All these factors combined to produce and prolong a deep recession in the United States. From the beginning of the recession in December to its official end in Junereal gross domestic product GDP —i.

As millions of people lost their homes, jobs, and savings, the poverty rate in the United States increased, from In the opinion of some experts, a greater increase in poverty was averted only by federal legislation, the American Recovery and Reinvestment Act ARRAwhich provided funds to create and preserve jobs and to extend or expand unemployment insurance and other safety net programs, including food stamps.

Notwithstanding those measures, during —10 poverty among both children and young adults those aged 18—24 reached about 22 percent, representing increases of 4 percent and 4. Much wealth was lost as U. Households headed by younger adults, particularly by persons born in the s, lost the most wealth, measured as a percentage of what had been accumulated by earlier generations in similar age groups. They also took the longest time to recover, and some of them still had not recovered even 10 years after the end of the recession.

In the wealth of the median household headed by a person born in the s was nearly 25 percent below what earlier generations of the same age group had accumulated; the shortfall increased to 41 percent in and remained at more than 34 percent as late as Losses of wealth and speed of recovery also varied considerably by socioeconomic class prior to the downturn, with the wealthiest groups suffering the least in percentage terms and recovering the soonest.

For such reasons, it is generally agreed that the Great Recession worsened inequality of wealth in the United States, which had already been significant. According to one study, during the first two years after the official end of the recession, from tothe aggregate net worth of the richest 7 percent of households increased by 28 percent while that of the lower 93 percent declined by 4 percent.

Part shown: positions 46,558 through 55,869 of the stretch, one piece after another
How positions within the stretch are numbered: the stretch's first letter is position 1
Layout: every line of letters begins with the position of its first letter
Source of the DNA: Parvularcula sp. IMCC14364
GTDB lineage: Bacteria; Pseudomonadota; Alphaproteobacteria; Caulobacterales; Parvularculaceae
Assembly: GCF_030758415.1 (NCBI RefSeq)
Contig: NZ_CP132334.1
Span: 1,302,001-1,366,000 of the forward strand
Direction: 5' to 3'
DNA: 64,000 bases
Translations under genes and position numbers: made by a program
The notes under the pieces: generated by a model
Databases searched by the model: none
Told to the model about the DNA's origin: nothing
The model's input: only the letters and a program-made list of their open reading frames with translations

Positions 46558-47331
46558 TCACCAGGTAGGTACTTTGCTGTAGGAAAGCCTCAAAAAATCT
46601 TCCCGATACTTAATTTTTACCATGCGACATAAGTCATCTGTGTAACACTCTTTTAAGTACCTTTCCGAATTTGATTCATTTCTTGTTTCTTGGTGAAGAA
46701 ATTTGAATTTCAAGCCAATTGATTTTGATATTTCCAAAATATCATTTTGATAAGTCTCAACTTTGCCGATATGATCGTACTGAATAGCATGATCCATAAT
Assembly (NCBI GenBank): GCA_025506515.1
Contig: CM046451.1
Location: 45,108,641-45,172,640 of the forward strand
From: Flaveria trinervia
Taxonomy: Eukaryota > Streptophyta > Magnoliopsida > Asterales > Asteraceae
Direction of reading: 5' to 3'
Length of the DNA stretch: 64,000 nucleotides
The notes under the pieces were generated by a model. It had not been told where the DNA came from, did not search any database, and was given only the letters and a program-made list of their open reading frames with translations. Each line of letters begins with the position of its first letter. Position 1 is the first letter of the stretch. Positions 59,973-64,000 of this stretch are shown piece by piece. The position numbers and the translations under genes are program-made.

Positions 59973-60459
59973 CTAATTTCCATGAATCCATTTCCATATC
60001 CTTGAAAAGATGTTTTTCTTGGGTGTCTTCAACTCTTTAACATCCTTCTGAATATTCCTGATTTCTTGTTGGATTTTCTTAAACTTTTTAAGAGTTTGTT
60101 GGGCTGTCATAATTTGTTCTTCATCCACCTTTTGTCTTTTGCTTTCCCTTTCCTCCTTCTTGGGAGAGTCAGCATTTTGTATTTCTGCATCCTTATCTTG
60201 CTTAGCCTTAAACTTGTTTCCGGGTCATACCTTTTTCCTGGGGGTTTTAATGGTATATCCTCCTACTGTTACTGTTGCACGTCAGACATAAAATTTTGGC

Another study found that between and the aggregate net worth of the richest 1 percent of Americans increased by 7.

When and where did the great recession erode the support of democracy?

As the financial crisis spread from the United States to other countries, particularly in western Europe where several major banks had invested heavily in American MBSsso too did the recession. Most industrialized countries experienced economic slowdowns of varying severity notable exceptions were ChinaIndiaand Indonesiaand many responded with stimulus packages similar to the ARRA.

In some countries the recession had serious political repercussions. In all the countries affected by the Great Recession, recovery was slow and uneven, and the broader social consequences of the downturn—including, in the United States, lower fertility rateshistorically high levels of student debt, and diminished job prospects among young adults—were expected to linger for many years.